News / Europe

    US, Ukraine Pledge To Combat Human Trafficking

    Secretary of State Hillary Rodham Clinton (r) and Ukrainian Foreign Minister Kostyantyn Gryshchenko at the Department of State in Washington,  February 15, 2011
    Secretary of State Hillary Rodham Clinton (r) and Ukrainian Foreign Minister Kostyantyn Gryshchenko at the Department of State in Washington, February 15, 2011

    Secretary of State Hillary Clinton and her Ukrainian counterpart have pledged increased efforts to combat human trafficking in Ukraine.  In a recent report, the U.S. said Ukraine is increasingly becoming a destination country for victims of trafficking.  

    Secretary of State Clinton and Ukrainian Foreign Minister Kostyantyn Gryshchenko met at the State Department Monday to sign a cooperation plan on combating human trafficking.  Clinton said the two countries are making progress on the issue.

    "The recent repatriation from Ukraine to the United States of a trafficker accused of taking more than $1 million in profits from the women he exploited is just one way we are working to end this tragic worldwide blight," said Secretary Clinton.

    The U.S. ranked Ukraine as a second-tier country in its 2010 Trafficking in Persons Report.  That ranking means the government in Kyiv does not fully comply with the minimum standards of U.S. law for eliminating trafficking, but does make significant efforts to do so.

    The report describes Ukraine as a source, transit and destination country for men, women and children who are victims, specifically those of forced labor and forced prostitution.

    A top United Nations official on human trafficking, Martin Fowke, told VOA this kind of partnership between the U.S. and Ukraine is one of the most important aspects of combating human trafficking.

    "This is a transnational crime, something of which impacts on most countries in the world, and the more we can find solutions that cross borders, like the crime networks that perpetrate human trafficking, the more likely we are to have a serious impact on it," said Fowke.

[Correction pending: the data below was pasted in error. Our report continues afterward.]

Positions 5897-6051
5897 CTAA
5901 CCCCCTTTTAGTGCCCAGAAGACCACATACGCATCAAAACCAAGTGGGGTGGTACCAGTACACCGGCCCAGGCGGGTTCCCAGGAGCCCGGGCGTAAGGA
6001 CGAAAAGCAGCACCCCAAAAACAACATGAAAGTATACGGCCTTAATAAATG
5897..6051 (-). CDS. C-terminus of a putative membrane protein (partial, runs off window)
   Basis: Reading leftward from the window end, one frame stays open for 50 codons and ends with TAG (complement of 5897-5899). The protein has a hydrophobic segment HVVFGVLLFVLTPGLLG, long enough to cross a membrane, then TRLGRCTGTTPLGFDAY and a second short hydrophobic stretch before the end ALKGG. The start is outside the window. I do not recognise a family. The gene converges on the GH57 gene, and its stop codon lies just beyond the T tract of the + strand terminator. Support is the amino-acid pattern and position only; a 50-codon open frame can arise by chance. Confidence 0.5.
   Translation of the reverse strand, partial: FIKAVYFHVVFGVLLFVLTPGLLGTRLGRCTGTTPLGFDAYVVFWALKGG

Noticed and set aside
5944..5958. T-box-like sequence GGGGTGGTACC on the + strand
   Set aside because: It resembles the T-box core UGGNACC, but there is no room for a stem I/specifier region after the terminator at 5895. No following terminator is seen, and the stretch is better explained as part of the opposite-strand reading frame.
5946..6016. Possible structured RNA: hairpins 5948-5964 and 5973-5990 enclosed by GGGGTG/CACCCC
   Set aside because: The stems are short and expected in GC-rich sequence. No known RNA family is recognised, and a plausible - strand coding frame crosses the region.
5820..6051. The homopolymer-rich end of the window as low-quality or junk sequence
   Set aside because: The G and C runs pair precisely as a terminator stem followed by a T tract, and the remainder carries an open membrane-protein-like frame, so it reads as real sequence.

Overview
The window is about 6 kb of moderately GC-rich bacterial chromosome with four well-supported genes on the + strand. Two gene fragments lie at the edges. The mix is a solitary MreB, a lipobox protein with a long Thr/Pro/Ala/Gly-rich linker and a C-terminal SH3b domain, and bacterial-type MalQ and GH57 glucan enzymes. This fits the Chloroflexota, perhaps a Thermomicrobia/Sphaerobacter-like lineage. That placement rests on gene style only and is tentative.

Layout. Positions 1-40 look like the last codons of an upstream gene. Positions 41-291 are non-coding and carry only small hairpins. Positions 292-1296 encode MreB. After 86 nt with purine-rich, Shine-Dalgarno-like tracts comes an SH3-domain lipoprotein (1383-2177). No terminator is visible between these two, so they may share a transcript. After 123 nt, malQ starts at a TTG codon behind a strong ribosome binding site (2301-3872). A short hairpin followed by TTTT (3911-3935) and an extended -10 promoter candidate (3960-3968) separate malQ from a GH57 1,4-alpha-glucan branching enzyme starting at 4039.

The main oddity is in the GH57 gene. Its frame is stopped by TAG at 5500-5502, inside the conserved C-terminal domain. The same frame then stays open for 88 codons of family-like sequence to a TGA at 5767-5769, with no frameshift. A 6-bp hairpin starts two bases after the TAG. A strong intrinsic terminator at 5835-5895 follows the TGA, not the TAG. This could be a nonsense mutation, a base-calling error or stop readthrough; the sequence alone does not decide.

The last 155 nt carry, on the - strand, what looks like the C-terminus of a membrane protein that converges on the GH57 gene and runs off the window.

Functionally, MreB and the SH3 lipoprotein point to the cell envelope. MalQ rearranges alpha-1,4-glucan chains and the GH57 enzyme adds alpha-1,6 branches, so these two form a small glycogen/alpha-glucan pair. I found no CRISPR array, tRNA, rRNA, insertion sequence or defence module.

Fowke, who is the officer-in-charge for the U.N. Anti-Human Trafficking & Migrant Smuggling Unit in Geneva, says calculating the number of trafficking vicims is very difficult.  But he says the International Labor Organization estimates that at any one time close to 2.4 million people have been victims of forced labor.

    Human trafficking incudes victims of the sex trade, forced or bonded labor, domestic servitude, forced marriage, organ removal and child soldiers.

    In its recent report, the U.S. made recommendations for all evaluated countries on how to crack down on trafficking.  Recommendations for Ukraine include harsher sentences for convicted traffickers, creating formal ways of identifying victims, and providing more funding and specialized services for victims.

    Clinton and the visiting Ukrainian foreign minister discussed a variety other bilateral issues, with Clinton underscoring Ukraine's commitment to progress on a variety of energy, economic and social issues.

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